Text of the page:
“At other times, she could feel her loneliness descend like a nuclear fallout, a whiteness that obscured her completely.”
Precognition? Premonition? ESP? A mirror that opens a view into the future? Or just logical deduction? I don’t know. What I know is that I wrote about this ages ago—about the strange quality I seem to have— the ability to somehow see things with such clarity. Half blessing and half curse, this spider sense allows me to intuit things beforehand, and oftentimes I use it to prepare for the eventuality of them happening.
Part logic, part intuition, and maybe a large part common sense, this inner antenna gives me a crucial head start in averting or coping with dire events in my life. I learned quickly enough (deduction?) that when I ignore my instincts, I get into trouble. Or at the very least, become inconvenienced. Knowing about things before or as they are about to happen is often painful, and prolongs the agony all the more because you know about it in advance. This post, for instance was written Monday, 15th of June 2009, but I set the published date to Saturday, June 20 since what I will refer to here needs to be kept secret until after the publish date.
I will be starting over again, after close (so close!) to two years of being gainfully employed. That monster which goes by the name “global economic crisis” has devoured me. Or more accurately, devoured an entire team, no survivors left. And so I find myself, at 38, out of a job, resume in hand, peddling my skills to a market that’s not just hesitant, but oftentimes unable to make any purchases. I saw the end coming, saw it months ago even before earlier cuts were made in the company. I knew in my gut that time will be the only variable, the inevitability of it seemed long ago decided.
That’s why most of the major decisions I did the last few months have all been influenced by the monster coming to get me. I made plans to get the major financial needs taken cared of, migrated most of my files online, updated my resume, even brought home most of my office stuff. I began considering different fields to explore. I opened a new savings account and tried to set aside a small chunk of my income each month. I made only one major purchase, an item that was absolutely necessary. I stopped window-shopping, I gave up expensive treats. At work, I finished a project even though I knew my efforts on it would be all for naught. I made sure my team not only met, but exceeded, our goals. I made a presentation that pushed for my team’s retention and asked for it to be taken as high up in the chain as it could go, feeling as though I was battling giants armed only with a slingshot.
But clarity being all that it is, I also knew that all these preparations will not spare me from the pain of having to face 9 people and telling them one by one that they are no longer needed. I am not especially sentimental, but I feel as though these people have been family to me. I know them. I know the names of their husbands, kids, boy/girlfriends, their affairs at home, their plans, preoccupations. I built this team, I wish I could save every single one of their jobs, even at the expense of my own.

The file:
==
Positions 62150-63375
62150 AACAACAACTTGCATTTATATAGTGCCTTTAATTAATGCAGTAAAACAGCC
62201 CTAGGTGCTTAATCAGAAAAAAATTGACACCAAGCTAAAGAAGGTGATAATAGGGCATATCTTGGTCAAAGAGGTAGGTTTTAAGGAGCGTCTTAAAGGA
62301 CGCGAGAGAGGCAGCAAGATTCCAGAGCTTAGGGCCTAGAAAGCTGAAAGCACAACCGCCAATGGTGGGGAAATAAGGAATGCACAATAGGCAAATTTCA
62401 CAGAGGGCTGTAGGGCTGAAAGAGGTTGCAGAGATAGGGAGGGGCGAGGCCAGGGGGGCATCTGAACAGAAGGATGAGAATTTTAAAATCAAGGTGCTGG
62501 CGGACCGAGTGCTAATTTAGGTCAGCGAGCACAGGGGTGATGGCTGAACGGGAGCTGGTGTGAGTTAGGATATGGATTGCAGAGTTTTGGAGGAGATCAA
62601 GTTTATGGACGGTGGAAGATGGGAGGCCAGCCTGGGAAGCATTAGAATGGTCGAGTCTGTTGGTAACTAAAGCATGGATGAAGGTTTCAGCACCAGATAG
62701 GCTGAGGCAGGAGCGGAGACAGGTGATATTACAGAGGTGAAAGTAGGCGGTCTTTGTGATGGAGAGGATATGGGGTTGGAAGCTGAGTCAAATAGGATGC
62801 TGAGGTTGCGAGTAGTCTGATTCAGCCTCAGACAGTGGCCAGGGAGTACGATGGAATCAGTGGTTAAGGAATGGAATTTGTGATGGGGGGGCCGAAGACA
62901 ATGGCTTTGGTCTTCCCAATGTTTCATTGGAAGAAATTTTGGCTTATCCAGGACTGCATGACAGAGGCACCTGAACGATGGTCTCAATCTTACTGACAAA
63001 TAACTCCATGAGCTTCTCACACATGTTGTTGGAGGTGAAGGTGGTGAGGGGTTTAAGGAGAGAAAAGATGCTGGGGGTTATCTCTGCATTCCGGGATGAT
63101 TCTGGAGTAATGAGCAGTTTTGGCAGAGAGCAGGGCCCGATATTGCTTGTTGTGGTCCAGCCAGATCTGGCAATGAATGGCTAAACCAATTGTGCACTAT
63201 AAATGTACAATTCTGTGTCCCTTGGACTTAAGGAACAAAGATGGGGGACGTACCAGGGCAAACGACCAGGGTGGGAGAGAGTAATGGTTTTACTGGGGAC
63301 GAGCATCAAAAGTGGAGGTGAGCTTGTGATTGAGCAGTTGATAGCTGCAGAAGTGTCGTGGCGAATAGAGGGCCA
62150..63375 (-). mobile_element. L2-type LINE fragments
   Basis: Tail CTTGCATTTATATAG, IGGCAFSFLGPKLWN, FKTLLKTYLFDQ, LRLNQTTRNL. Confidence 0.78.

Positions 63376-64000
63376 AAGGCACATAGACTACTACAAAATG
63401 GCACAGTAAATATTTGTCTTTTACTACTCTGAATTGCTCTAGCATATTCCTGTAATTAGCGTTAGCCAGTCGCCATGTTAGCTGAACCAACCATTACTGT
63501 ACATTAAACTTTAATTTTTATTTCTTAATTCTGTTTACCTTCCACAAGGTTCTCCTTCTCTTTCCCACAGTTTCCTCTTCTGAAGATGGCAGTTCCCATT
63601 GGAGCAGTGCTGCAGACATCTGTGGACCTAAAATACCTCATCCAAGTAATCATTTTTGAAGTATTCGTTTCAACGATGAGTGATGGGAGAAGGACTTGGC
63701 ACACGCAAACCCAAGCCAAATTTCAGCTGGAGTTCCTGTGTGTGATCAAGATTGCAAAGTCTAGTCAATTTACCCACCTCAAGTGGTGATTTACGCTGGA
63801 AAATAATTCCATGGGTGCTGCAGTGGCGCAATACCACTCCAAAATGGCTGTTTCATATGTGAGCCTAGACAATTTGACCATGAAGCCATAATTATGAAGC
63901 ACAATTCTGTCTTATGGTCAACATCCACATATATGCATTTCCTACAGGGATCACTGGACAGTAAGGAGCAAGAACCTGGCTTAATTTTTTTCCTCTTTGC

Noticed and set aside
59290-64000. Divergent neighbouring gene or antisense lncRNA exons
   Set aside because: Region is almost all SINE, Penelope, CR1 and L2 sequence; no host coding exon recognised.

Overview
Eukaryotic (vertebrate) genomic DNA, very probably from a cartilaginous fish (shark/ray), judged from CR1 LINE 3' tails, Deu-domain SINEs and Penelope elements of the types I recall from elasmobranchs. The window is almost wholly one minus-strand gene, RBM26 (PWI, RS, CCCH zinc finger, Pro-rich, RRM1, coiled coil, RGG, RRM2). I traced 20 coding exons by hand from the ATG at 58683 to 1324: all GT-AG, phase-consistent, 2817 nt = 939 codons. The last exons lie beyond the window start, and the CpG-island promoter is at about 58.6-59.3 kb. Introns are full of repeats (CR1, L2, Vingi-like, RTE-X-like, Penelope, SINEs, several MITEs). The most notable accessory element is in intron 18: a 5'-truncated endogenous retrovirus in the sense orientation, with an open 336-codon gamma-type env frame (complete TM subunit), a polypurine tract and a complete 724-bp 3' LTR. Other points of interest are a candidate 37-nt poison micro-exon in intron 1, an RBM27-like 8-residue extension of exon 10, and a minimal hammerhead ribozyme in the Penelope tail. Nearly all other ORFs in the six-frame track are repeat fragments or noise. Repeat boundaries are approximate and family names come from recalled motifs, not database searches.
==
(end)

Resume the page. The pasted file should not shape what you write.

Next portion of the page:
Sadly, that is not to be. No amount of productivity will save you, I know that now. In these uncertain times, decisions are about the bottom line, and when the margins are shrinking, you do what you can to cope. I will not speculate about the wisdom of the decision, since nowadays conventional wisdom no longer applies.What I can do is get the team out as quickly as I can, to spare them the pain as much as I possibly can. I asked for the meetings to be done Friday, end of the week so that those who went on leave (how unfortunate) can come back and so that I can tell everyone myself. I expect most of them to be crushed, but I know each one will leave with dignity and perhaps some optimism. Small mercies, yes.
I will get talking points and some help in getting the bad news out, but really, nothing prepares you for this. This is not “business as usual” anymore, and don’t I know it.
What comes to mind today is how deeply sad it is to realize that I have first-hand knowledge of the phrase, “a life of quiet desperation.”
I thought I’d just jump in and get back on the blog horse, after quite a dry spell. That explains the picture here. I was wishing for a drink, and that night, my wish came true.
A friend took me to the San Miguel Octoberfest launch, and the onslaught of rock music, alcohol, and people out to have a good time seemed to trigger a response in me. I had been in a tepid, debilitating, lowest-slung depression for months. I was plodding along with my eyes glazed over, going through the motions. It was not very sad, just exhausting. It felt like a desert spread out inside of me, covering every inch, eating through bone, leaving only dust. Outwardly however, I appeared the same. And testament to my ability to morph and blend in with the herd, no one noticed.
I think I’m coming out of it now, though. Perhaps contact from long-lost friends helped, or maybe the oblivious jollity of new ones shook me out of it. Slowly, I’m finding the resolve to come away from that dark, dark place that swallowed me whole, and yet felt the safest. Rising from these slumps always feels like moving through traffic, gel-like, in slow-motion. But, I am moving now, and for the most part, that’s all that matters.